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Seafood Group Issues Guidance on Social and Environmental Responsibility

Resources address human and labor rights abuses in supermarket supply chains
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New guidance from the Conservation Alliance for Seafood Solutions Coalition helps combat forced labor in supermarket seafood supply chains. (Photo Credit: Conservation Alliance for Seafood Solutions)

Following investigations into forced labor in the seafood sector in India, China and North Korea, an industry group is urging supermarkets, restaurants and other businesses to ramp up their efforts to eradicate human and labor rights abuses from their supply chains. To help companies in these efforts, the Conservation Alliance for Seafood Solutions has introduced a set of guidelines, measures and resources. 

Released ahead of the world’s largest seafood industry event, the Seafood Expo Global, taking place April 23-25 in Barcelona, The Guidance for Companies on Environmentally and Socially Responsible Seafood marks the first time that the 16-year-old alliance is urging the industry to prioritize such issues fair wages, safe and humane working conditions, and equitable opportunities for workers. 

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“The latest human and labor rights investigations confirm that the industry is facing a sea change,” noted Ryan Bigelow, project director for the San Francisco-based alliance. “While progress is being made, it’s clear that it’s time for the industry to meet this issue with the urgency it deserves. Prioritizing human rights alongside conservation is not just the right thing to do; it’s the best thing companies can do to future-proof their businesses from consumer backlash and reputational damage.”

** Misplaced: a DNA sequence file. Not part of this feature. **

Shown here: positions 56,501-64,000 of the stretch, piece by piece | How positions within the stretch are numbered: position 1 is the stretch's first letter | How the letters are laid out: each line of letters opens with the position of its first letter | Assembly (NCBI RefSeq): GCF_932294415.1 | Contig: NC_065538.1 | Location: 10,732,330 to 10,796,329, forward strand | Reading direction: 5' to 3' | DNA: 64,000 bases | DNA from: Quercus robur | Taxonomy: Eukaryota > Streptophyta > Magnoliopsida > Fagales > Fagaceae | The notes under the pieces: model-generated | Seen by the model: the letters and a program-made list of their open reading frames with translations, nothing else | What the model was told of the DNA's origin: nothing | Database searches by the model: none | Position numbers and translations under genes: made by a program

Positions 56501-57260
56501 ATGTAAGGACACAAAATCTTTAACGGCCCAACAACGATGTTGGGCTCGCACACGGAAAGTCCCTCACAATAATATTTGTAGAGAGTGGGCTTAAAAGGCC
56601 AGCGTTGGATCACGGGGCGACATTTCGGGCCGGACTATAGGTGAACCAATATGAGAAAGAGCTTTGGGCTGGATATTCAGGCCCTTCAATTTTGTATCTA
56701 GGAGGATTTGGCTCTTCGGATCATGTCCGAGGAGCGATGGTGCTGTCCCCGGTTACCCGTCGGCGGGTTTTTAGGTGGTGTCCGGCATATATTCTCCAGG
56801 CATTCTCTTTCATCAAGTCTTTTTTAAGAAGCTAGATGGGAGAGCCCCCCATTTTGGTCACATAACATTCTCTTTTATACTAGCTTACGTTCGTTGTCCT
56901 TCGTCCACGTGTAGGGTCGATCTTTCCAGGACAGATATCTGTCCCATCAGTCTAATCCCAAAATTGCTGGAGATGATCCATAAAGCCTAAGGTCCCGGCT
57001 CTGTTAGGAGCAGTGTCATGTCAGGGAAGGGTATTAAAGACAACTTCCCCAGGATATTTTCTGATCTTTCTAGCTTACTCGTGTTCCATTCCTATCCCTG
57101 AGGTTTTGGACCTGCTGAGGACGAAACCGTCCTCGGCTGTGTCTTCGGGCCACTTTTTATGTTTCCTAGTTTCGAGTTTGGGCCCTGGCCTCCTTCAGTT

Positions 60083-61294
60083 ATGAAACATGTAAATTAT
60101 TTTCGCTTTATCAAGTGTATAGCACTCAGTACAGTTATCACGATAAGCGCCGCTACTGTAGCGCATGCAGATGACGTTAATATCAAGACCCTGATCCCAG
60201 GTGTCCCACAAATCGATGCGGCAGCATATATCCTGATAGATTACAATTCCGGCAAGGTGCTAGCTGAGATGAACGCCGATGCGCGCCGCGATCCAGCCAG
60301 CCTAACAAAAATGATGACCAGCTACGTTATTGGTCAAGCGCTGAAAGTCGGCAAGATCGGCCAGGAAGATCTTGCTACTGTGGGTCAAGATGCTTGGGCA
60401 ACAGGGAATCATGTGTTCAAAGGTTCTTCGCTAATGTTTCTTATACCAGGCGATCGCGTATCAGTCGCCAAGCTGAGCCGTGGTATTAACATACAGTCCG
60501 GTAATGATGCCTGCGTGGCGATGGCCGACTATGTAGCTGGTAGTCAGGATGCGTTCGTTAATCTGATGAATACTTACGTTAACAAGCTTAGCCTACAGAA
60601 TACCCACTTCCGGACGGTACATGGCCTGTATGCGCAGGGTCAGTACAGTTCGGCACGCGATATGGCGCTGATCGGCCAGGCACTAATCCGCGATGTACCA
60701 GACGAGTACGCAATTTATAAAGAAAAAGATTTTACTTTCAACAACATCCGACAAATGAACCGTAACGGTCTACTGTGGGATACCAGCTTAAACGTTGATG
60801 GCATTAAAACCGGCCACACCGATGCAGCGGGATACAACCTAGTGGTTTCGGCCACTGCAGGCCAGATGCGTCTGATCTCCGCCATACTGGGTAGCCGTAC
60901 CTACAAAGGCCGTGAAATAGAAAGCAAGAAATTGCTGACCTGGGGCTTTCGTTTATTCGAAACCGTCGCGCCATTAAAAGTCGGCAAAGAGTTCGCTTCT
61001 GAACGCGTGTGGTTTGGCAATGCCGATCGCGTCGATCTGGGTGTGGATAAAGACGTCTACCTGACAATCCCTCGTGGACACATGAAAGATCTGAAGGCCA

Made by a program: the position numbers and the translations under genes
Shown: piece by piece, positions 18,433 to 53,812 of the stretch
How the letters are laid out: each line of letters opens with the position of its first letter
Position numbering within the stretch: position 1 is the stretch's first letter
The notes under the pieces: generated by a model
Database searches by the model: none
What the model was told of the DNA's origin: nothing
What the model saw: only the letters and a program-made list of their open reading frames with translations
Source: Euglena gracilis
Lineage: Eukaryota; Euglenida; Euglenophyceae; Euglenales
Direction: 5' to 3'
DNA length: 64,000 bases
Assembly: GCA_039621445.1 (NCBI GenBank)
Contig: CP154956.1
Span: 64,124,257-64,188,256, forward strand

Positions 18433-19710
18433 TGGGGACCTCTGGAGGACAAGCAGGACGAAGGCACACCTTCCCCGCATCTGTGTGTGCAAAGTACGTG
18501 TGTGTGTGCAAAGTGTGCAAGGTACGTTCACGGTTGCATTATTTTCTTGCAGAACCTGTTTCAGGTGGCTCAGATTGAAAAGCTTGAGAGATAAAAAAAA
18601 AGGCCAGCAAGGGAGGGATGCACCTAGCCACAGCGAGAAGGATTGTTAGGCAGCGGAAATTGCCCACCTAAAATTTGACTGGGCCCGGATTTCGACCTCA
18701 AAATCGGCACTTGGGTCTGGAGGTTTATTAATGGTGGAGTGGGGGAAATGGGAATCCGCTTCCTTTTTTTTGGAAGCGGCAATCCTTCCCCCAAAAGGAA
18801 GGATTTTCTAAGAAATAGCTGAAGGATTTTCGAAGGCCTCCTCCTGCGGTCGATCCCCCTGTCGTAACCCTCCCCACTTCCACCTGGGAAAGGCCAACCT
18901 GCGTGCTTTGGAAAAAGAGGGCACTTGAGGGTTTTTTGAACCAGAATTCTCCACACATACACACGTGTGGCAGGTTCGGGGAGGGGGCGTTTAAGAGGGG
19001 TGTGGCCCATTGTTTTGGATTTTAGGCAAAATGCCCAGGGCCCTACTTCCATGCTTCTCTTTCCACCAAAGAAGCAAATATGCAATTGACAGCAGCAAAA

Continued Bigelow, “Companies of all sizes – from mass market retailers to family-owned sushi restaurants – have the power to apply pressure on suppliers, spur reforms, and create new markets, models and supply chains that safeguard workers and the environment.” 

Seafood involves complex supply chains, often passing through various intermediaries and countries before reaching the end consumer. It’s especially prone to exploitation, since the majority of operations take place in remote, high-seas areas, far from regulatory oversight, or in countries where auditing firms have limited ability to effectively monitor supply chains. The United States bans products made with forced labor.  

The guidance provides a toolkit and checklists for businesses that include a due diligence model that companies can use to identify, assess and mitigate human rights and environmental risks in their operations and supply chains, based on globally accepted frameworks. It also offers nearly 100 actionable resources to inform businesses’ work and gauge their progress, including sustainable seafood commitments made by dozens companies, as well as 45 real-world examples showing how businesses of various sizes and types across seafood supply chains, including retailers, have successfully put steps in place to protect the ocean, people, and communities. 

According to Bigelow, the guidance is key to achieving the alliance’s 2030 goal that at least 75% of global seafood production should be environmentally responsible or make verifiable improvements, with safeguards implemented to ensure social responsibility. As of last year, about 46% of the industry is making steady progress. To achieve these goals, he emphasized the importance of more companies joining in and those already committed to advancing such practices adopting broader, more transparent processes.

The guidance was developed in collaboration with a working group comprising industry experts, practitioners, and academics from organizations such as Fishwise, Seafood Watch and New England Seafoods.

Founded in 2008, the alliance represents more than 150 seafood enterprises, including Bumble Bee and Nestle Purina, NGOs, and environment and human rights experts in 30 countries. In North America, more than 20 of the top 25 retailers, among them Costco, Kroger, Target and ALDI, have established sustainable seafood partnerships with nonprofits within the alliance.

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